These plants came from seeds distributed by NARGS in 2013.  It’s possible they actually flowered last year, but I wouldn’t have known unless I went out to the greenhouse after dark.  The flowers seem to persist, not the once and done like some of the South Africans.  I’m hoping someone in the Pacific Bulb Society can help me out on this one.  The night blooming should be a dead giveaway.

It’s a busy time for the greenhouse with seed starting, sheltering the new arrivals, and seeing some of the South African plants flower for the first time.

Greenhouse mid-March 2015

Greenhouse mid-March 2015

A couple of other South Africans popped out today.

Romulea pratensis

Romulea pratensis

Romulea gigantea

Romulea gigantea

Moraea tripetala

Moraea tripetala

Meanwhile on the outside the sunshine brought the crocus into full bloom.

Crocus tommasinianus 'Roseus'

Crocus tommasinianus ‘Roseus’

It’s a wonderful time of year!

Garden Blogger’s Bloom Day March 2015 — Hello Chichibu Beni !

Adonis amurensis 'Chichibu Beni'

Adonis ‘Chichibu Beni’

It’s Garden Blogger’s Bloom Day and what better way to welcome in the spring than seeing our first orange adonis for the year.  The plain vanilla yellow adonis are seldom seen but this diminutive beauty is even rarer.  This has been such a long cold winter that the flowers are grateful to finally see a little sunshine warming things up.  The Adonis are always among the first plants to call for attention in the springtime.  The yellow ones are also up and waiting to smile at the sunshine.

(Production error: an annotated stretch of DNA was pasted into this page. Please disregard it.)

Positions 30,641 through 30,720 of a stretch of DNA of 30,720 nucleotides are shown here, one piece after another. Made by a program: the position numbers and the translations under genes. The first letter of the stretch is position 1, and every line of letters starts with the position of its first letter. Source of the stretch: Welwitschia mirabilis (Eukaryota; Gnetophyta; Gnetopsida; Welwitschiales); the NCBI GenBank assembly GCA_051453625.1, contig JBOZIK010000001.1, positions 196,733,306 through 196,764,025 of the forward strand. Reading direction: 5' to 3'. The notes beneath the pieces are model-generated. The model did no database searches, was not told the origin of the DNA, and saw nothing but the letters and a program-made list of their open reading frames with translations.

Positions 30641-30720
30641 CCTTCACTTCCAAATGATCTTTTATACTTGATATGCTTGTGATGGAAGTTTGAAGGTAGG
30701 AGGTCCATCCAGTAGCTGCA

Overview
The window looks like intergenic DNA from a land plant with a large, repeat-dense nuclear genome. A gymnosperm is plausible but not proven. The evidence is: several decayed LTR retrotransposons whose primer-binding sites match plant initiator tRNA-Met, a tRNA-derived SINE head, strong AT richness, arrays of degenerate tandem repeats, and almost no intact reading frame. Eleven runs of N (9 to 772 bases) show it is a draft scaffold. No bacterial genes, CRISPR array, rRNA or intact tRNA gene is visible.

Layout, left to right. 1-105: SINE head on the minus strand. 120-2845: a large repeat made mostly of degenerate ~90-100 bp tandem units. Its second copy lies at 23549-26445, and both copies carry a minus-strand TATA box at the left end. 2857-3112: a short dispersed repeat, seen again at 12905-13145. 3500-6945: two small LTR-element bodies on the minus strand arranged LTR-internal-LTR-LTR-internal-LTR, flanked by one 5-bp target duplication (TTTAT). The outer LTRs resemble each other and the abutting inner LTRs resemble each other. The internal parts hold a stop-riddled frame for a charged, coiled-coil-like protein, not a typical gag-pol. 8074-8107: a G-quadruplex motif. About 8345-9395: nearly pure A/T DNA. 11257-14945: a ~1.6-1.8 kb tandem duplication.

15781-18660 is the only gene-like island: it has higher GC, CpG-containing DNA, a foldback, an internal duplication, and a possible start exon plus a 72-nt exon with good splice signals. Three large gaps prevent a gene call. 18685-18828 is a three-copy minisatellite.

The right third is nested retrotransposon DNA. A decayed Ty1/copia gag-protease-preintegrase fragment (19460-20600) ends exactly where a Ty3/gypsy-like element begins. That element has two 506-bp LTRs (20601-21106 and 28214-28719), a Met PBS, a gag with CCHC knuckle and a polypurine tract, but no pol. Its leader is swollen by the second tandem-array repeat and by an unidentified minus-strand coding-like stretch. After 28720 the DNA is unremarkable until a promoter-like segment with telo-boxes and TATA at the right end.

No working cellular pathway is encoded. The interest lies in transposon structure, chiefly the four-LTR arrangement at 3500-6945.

Adonis amurensis

Adonis amurensis

Adonis amurensis 'Fukujukai'

Adonis amurensis ‘Fukujukai’

Notice all the flower buds in this clump.

Out in the front yard the winter aconite have finally popped and show the evidence of the many years they have been colonizing the front bed.

Winter Aconite (Eranthus hyemalis) colonizing

Winter Aconite (Eranthus hyemalis) colonizing

I think this was originally ten small tubers.

Winter Aconite (Eranthus hyemalis)

Winter Aconite (Eranthus hyemalis)

Winter Aconite

Winter Aconite

Of course snowdrops are everywhere right now.  The Viridapice are particularly nice.

Galanthus nivalis 'Viridapice'

Galanthus nivalis ‘Viridapice’

The surprise entry for the day was the first of the corydalis.  These have popped up in the alpine bed.

Corydalis schanginii ssp. schanginii

Corydalis schanginii ssp. schanginii

Other than these there are some crocus, the witch hazels, and a lot of wannabe flowers.  I think are right on the verge of seeing many more flowers.

In the greenhouse there are a few special items worth highlighting.  For the first time we have Tulbaghia from a 2013 bulb planting.

Tulbaghia simmleri

Tulbaghia simmleri

There is a very nice small ornithogalum species that derives from Jane McGary by way of Pacific Bulb Society distribution.

Ornithogalum sp.

Ornithogalum sp.

And a freesia with many flowering stalks.

Freesia alba

Freesia alba

The Lachenalia mutabilis is nice enough that we brought it into the house.

Lachenalia mutabilis

Lachenalia mutabilis

Lachenalia mutabilis

Lachenalia mutabilis

That’s it for March 15th.  What’s growing in your garden?